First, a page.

The great escape 

On one of his escapes, Morris ran into a group of young boys and men engaged in the rituals of male initiation. During this symbolic passage from youth to manhood, young boys between the ages of roughly 8-13 spent several weeks in the forest during which time they were circumcised and taught survival skills. Their meals were often brought to them by men from the village who visited with the boys, providing words of wisdom or instruction. On this occasion a man from Guinea Bissau as with the boys. He was a Manjaco, a non-Muslim ethnic group that eats pork.   

Morris’s sudden appearance at the sacred gathering could not have been more ironic. Sporting his newly emerging tusks, which signified his own passage to manhood, Morris stood robust and regal. Among the group of youths facing him, were his two young captors.  

If ever there was a perfect example of karma, this was it. An uncertain silence set in, and no one moved. The spell was broken when the man from Bissau grabbed his cutlass and set out to kill Morris.  

Sensing danger, Morris took off. The man followed swinging his cutlass in the air while screaming to the others to help him in his pursuit. The other adults joined the chase, but not to kill Morris. They were screaming at the man to stop because they all knew this was no run-of-the-mill warthog; this was Morris. Fortunately, Morris arrived home that afternoon, unscathed but exhausted.  It was a close call for Morris but one that made us think seriously about his future.   

We were all immensely proud of Morris when his tusks emerged completely.  He was already huge and could knock people over if he wanted. Though he maintained a maternal feeling for Gill, his feelings for me bordered on being amorous. There was roughly 100 meters of forest between my cage and the camp. Hidden in the bushes along the path, Morris would often jump me as I walked between camps. If he succeeded in knocking me down, he would try to mount me. At roughly the same time Morris became very protective of the camp and those of us who lived there. People from the village who wanted to visit us would yell from the top of the cliff for us to come and escort them safely into the camp. We knew we needed to distance Morris from people for his own safety as well as theirs. As the island had warthogs this seemed an ideal solution.  

Morris was still reasonably manageable, so it was not too difficult to get him to go into one of the steel transport cages for large chimps. We loaded the cage on a flat boat which could get close to the island. By opening the cage door Morris could simply walk out of the cage directly onto the land. We released him on the southern end of the largest island, near my old camp, in a swampy area that warthogs frequented. Although saying goodbye to Morris was emotional for all of us, we knew he was not far and would still be under our protection in the national park. We were all speechless when two days later, Morris had returned to camp tired and hungry but happy to finally be home.  

A new path 

Becoming a bit desperate, I contacted the Senegal Department of National Parks and asked for permission to release Morris in the Niokolo Koba National Park, an expansive savannah park almost as large as the country of The Gambia. I felt certain that Morris would be safe there. After much discussion our permission was granted.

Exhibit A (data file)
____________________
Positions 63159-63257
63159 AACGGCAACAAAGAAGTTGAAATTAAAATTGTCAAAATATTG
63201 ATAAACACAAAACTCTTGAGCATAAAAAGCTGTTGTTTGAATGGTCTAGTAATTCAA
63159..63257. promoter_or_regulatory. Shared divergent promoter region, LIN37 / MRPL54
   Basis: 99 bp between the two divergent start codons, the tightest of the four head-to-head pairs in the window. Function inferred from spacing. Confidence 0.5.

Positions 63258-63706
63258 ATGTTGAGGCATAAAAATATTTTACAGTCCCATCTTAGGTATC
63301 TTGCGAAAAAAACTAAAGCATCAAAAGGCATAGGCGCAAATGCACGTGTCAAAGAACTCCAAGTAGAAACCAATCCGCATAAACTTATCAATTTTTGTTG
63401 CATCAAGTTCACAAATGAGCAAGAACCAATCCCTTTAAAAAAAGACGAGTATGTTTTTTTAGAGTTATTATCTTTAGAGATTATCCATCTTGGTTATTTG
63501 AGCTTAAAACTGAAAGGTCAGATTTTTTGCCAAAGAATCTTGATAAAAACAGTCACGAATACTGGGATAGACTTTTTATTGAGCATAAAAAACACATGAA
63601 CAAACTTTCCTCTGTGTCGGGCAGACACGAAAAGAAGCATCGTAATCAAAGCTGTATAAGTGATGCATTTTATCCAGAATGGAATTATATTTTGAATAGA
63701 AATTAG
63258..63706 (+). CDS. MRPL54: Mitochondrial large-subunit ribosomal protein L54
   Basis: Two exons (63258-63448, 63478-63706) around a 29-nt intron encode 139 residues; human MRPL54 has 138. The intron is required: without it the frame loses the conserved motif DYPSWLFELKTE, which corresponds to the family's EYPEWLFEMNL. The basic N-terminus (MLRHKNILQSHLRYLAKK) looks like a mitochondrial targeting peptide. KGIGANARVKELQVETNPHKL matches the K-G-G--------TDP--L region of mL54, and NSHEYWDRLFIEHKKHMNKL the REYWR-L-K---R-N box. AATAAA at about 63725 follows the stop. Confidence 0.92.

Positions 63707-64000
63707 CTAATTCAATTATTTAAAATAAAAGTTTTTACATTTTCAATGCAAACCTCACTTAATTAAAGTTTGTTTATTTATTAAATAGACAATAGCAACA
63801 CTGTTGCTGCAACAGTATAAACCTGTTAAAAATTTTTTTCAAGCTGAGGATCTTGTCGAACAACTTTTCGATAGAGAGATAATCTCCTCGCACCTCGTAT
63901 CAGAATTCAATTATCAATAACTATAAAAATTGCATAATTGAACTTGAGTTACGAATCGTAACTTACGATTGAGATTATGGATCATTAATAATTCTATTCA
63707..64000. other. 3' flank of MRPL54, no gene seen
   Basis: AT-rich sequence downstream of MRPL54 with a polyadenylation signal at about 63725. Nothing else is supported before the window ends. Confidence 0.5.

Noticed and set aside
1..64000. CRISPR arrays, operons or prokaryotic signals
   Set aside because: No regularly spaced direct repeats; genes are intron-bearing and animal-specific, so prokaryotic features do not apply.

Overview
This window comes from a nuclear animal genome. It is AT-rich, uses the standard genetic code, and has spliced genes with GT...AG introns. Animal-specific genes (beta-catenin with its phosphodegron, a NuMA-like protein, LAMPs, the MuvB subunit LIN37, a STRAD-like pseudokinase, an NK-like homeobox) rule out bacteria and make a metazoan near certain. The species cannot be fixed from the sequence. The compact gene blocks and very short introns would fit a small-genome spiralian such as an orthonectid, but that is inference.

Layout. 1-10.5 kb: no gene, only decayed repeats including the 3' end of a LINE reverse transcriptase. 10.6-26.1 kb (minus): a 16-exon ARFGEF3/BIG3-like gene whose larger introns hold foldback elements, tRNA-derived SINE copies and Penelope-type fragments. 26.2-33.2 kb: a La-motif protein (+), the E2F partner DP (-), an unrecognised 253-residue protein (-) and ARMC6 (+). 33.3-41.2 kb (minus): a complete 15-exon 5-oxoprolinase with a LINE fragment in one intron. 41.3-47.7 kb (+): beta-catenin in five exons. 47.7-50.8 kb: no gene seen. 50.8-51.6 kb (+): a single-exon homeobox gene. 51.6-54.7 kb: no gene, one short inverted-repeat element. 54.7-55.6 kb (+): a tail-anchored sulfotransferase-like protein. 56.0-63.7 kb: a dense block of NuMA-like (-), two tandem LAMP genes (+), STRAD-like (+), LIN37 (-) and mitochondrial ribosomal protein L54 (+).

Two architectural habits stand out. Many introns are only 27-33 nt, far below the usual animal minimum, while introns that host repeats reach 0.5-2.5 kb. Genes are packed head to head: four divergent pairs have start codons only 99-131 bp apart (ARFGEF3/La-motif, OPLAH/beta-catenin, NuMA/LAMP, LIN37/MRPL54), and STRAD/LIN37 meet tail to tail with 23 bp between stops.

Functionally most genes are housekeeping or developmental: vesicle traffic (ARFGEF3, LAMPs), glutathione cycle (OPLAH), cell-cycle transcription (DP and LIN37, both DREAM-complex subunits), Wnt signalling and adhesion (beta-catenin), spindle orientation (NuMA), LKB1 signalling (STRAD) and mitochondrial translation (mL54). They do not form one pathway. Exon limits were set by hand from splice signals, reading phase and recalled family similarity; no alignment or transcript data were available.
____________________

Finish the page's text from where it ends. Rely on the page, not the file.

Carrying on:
The plan was for Gill and Rene to take Morris in a pickup in the same transport cage we used to ferry him to the island. They would travel at night when it was cooler and hopefully arrive early morning in time to release him by sunrise. We said our final goodbyes to Morris at dusk and they left soon after.   

Despite meticulous planning and acquiring all the necessary documents, there were a few administrative hiccups at the border posts between The Gambia and Senegal and even more when they arrived at the entrance to the park.  As the delays increased, so did the tension for Gill and Rene.  They knew Morris could not stay in the cage during the stifling heat of midday and early afternoon.  They finally received the okay and Morris was released.  

Exhausted from the journey and overheated, he lay down in the shade next to the pickup. Rene, who was alone with him at this point, grew concerned that the trip combined with the heat may have been too much for Morris. After some time, Morris stood up. He greeted Rene and drank some water before setting out to explore.  

He took the lead, wandering down the path away from the vehicle. Rene followed. Eventually Morris stopped looking back for Rene and gradually, at his own pace, he sauntered off in search of his new path in life.  

Life at camp was never the same without Morris. His strong and forceful character made him impossible to ignore when he was with us, and his absence painful to bear. Morris was a born entertainer and he loved to make us laugh.  

Beyond a shadow of a doubt, he had the most superb sense of humor of anyone we ever raised and would raise in subsequent years. He remained gentle and affectionate with those of us he loved. And even when he was mature, I don’t think a day passed without him snuggling up to Gill for a few hugs.    

Though Morris was with us for a relatively short time, he left behind a treasure chest of stories that we continue to share among ourselves and others…even almost 40 years later. That we had the pleasure of sharing those experiences with him was a gift to all of us who knew him. 

Janis Carter, who was recognized by Smithsonian Magazine as one of “35 who made a difference,” is director of the Chimpanzee Rehabilitation Project, which was established in 1979. In a November 2008 landmark agreement with the Gambian government, Friends of Animals agreed to help fund the project. It is home to approximately 140 chimpanzees who live in four groups in relative freedom—without bars or cages—on three of the park’s five islands. For information on visiting the CRP, send an email to